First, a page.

Through determination and willpower, with balancing tolerance and wisdom the Wudang Sanfeng Taoists go their way. Thus, the posture is stable, powerful and directly connected to the earth, but the spirit and the movement weightless and free as the sky. By maintaining the inner balance one becomes aware of the elements and the personal relationship. From Yin follows Yang and vice versa, each connection has a contrast and it is important to understand about this to maintain the balance and lead a healthy life.
Connecting with the Tao
Stillness is the root of the Tao. Meditation is the key practice for internal transformation. In stillness we allow the regeneration of the Jing, Qi and Shen – essence, energy and spirit. In meditation we bring the mind into single threaded thought and allow the natural process of internal cultivation to progress. In seated meditation we cage the monkey and tie up the wild horses, bringing both body and mind into the clear and quiet space which supports the regeneration of the Three Treasures of the Body, allowing healing, rejuvenation, transformation so that we can move through the stages from ordinary mortal to extraordinary human, immortal on earth and, eventually, immortal in heaven.
Sit, either in a chair or better, cross legged with the hips comfortably supported. The spine should be straight and unsupported. Place the hands on the knees with the thumbs folded in the palms and the fingers wrapped around the thumbs. Place the tip of the tongue on the roof of the mouth just behind the teeth. Lower your eyelids, women may close the eyes, men keep a slip of light showing through, and focus the eyes towards the tip of the nose. Turn the internal gaze gently to the Dan Tian in the center of the belly. As you inhale gently contract the belly, as you exhale, allow the belly to gently expand. See and not see. Withdraw the senses from the external world and simply be an observer, a companion to the Dantian.
From stillness comes motion. With time a sensation will arise in the Dantian as the Qi begins to move. Remain the observer, do not engage the mind, the awareness, or the emotions and allow the Qi to move naturally.
With stillness internal transformations begin to manifest. The three treasures of the Tao: Jing, Qi and Shen are cultivated. In the first stage Jing is built up until it is mature and Jing transmutes to Qi, then, when the Qi is mature, it transmutes to Shen, then Shen returns to the Void and the Void to the Tao. With each stage of internal transmutation, external changes manifest as well as the body first heals itself, rejuvenates and finally becomes immortal.
It is required that we have a physical body to do internal cultivation and we must both create a “supersonic jet” or superior physical body, as well as to cultivate the very best pilot in order to achieve immortality. Because of the variations in both physiology and energetic structures between men and women there are differences in their internal alchemy practices. For example, where men’s initial focus is in the lower Dantian, women focus on the middle Dantian.
Body is a Yin-yang form, which we receive from parents and is called "inborn" .
After birth, we must eat and drink to absorb nutrients, then transport this nutrients to each organ to burn, consume, and extract the essence. After that, our body will gather the essence together through a meridian system, which is the original vital essence and is postnatal. This vital essence after being processed by the kidneys will transform into something ancient Taoists called "Jing." "Jing" can make marrow, which makes blood, which in turn supports the entire body, i.e. the internal organs of the body (heart, spleen, liver, lungs and kidneys), the four limbs, muscle and bones. "Jing" can provide energy to the body and convert to "Qi".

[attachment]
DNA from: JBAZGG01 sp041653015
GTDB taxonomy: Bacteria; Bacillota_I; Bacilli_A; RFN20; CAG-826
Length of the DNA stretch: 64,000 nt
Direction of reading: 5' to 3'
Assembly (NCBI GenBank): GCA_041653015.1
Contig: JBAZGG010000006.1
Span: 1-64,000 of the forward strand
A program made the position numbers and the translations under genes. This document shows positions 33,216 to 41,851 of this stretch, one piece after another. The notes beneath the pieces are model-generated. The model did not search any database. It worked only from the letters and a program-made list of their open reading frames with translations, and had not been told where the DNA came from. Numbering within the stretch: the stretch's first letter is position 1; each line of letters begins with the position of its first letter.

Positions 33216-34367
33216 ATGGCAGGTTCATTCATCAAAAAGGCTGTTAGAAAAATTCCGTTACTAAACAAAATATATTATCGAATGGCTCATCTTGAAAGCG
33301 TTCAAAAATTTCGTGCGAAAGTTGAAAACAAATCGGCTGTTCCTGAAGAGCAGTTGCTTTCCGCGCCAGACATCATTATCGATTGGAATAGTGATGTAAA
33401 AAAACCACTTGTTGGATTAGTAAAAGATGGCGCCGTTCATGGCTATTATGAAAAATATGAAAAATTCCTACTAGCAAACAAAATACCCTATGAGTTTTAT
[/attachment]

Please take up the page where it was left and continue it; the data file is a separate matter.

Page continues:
"Qi" can resist cold, heal bruises, and improve blood circulation. "Qi" is the life force of all humans; if we had no "Qi", then our organs would simply stop working, and life would cease to exist. "Qi" can provide life force to body and convert to "Shen." "Shen" can create inspiration and wisdom; it is the chief director of our body. Without "Shen's" direction, one cannot survive, live, and develop. "Shen" can direct every part of one's body. Human bodies are made up of the internal organs, the four limbs, muscles and bones, however, only the "Jing", "Qi" and "Shen" together can turn on each function and make the body operate smoothly.
"Yang Sheng"(nourishing life) is made up of the words "Yang" and "Sheng."
"Yang" means "look after" and "save power", in other words, it means to protect our bodies, to provide the support to nourish our essence, vital energy, and spirit, to use these resources reasonably and to let essence, energy and spirit remain intact for a long time.
"Sheng" means "cultivation" and "production." It is a way to transmute Jing to Qi, Qi to Shen and transform Shen to Void, return void to the Tao. What is more, it is also a way to improve one's Jing Qi and Shen, conserve life energy, and develop hidden potential, and perfect postnatal shortcomings to return to pre-heaven. Sheng will make sure the energy can be used continuously and will be not completely depleted before its time. Nourishing life is about understanding nature, complying with nature, being in harmony with nature, and making use of your natural condition to become intelligent, understanding, healthy, and long-living. People, who has life, body, energy and intelligent, has the creativity and influence. So that he can make contribution to others through that to beautify his life and make it significant.
Health and longevity have a deep connection with the pre-heaven body condition, living environment, and post heaven activities. This being so, we must know how to protect our bodies, conserve our energy, and develop potential, that is to say, we must know how to stay in good health.